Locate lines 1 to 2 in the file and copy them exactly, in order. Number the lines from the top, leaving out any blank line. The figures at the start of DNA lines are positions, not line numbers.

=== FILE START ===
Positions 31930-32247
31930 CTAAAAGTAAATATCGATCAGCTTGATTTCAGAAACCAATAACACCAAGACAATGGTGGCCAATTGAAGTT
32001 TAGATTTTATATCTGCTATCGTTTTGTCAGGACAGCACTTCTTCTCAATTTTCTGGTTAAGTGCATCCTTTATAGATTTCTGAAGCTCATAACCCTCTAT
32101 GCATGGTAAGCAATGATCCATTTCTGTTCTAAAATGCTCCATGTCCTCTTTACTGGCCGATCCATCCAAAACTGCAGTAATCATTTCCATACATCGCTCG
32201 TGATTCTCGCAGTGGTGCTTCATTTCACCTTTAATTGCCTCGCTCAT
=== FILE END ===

Positions 31930-32247
31930 CTAAAAGTAAATATCGATCAGCTTGATTTCAGAAACCAATAACACCAAGACAATGGTGGCCAATTGAAGTT